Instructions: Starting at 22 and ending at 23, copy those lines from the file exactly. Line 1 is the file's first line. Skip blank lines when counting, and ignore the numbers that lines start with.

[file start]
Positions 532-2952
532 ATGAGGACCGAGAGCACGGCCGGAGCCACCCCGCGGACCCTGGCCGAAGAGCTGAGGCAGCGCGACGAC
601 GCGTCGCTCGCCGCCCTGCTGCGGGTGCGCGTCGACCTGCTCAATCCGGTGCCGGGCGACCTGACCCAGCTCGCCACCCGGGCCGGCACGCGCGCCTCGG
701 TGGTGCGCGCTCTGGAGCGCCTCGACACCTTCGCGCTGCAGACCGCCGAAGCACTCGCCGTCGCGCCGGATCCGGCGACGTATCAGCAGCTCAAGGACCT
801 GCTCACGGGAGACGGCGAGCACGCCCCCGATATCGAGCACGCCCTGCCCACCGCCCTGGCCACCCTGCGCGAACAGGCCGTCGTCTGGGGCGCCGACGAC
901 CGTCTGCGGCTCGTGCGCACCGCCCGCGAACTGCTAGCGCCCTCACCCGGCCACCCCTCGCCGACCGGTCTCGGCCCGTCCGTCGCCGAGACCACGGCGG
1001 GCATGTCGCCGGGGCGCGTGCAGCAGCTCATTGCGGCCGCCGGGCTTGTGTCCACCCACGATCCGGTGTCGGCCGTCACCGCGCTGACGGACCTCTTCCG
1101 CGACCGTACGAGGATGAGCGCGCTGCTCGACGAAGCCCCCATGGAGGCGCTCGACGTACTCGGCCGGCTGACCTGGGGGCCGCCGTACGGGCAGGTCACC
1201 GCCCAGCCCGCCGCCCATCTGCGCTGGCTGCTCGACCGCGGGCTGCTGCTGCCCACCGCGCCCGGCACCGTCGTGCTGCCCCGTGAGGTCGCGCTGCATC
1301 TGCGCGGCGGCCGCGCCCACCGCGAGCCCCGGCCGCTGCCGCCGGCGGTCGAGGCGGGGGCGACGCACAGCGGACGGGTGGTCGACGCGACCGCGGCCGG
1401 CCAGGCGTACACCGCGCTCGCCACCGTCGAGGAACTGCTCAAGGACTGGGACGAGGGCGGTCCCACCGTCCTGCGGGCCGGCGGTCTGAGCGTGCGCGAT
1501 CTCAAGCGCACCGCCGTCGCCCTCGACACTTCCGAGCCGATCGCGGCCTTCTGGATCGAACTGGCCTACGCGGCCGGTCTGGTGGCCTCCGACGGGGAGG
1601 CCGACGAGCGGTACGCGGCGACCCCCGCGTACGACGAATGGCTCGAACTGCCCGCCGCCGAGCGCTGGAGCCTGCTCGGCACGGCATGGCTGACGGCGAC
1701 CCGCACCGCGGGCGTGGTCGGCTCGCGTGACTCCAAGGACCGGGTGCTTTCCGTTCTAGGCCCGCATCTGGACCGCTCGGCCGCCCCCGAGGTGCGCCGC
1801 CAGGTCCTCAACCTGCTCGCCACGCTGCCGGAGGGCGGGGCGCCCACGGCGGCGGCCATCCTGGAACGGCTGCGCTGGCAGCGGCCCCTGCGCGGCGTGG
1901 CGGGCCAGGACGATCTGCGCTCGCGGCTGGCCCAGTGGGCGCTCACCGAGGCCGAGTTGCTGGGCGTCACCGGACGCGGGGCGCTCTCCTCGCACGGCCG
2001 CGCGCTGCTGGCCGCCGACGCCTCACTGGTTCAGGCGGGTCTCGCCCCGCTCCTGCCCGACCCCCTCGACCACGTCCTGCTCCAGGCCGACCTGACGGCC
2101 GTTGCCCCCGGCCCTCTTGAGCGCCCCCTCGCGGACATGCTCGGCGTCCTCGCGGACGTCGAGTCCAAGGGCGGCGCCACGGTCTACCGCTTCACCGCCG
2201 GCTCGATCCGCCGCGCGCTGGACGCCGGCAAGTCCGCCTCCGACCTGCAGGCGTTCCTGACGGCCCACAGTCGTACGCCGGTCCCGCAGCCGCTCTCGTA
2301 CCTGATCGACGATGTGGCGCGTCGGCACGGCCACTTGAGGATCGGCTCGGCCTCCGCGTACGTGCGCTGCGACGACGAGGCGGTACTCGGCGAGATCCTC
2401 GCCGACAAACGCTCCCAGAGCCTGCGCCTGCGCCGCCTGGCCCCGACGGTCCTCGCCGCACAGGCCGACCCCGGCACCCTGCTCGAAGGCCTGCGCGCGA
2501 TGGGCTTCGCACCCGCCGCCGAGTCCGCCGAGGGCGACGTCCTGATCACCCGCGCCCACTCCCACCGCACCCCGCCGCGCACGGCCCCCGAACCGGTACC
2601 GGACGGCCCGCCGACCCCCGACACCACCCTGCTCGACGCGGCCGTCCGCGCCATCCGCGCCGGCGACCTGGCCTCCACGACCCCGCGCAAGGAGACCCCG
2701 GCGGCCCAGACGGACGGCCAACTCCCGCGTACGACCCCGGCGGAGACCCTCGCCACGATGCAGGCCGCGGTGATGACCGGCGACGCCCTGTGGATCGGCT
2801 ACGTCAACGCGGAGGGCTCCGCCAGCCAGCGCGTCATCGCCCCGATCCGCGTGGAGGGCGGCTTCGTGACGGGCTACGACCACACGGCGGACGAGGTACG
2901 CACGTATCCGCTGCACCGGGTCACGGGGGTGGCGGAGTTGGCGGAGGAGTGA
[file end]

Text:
2501 TGGGCTTCGCACCCGCCGCCGAGTCCGCCGAGGGCGACGTCCTGATCACCCGCGCCCACTCCCACCGCACCCCGCCGCGCACGGCCCCCGAACCGGTACC
2601 GGACGGCCCGCCGACCCCCGACACCACCCTGCTCGACGCGGCCGTCCGCGCCATCCGCGCCGGCGACCTGGCCTCCACGACCCCGCGCAAGGAGACCCCG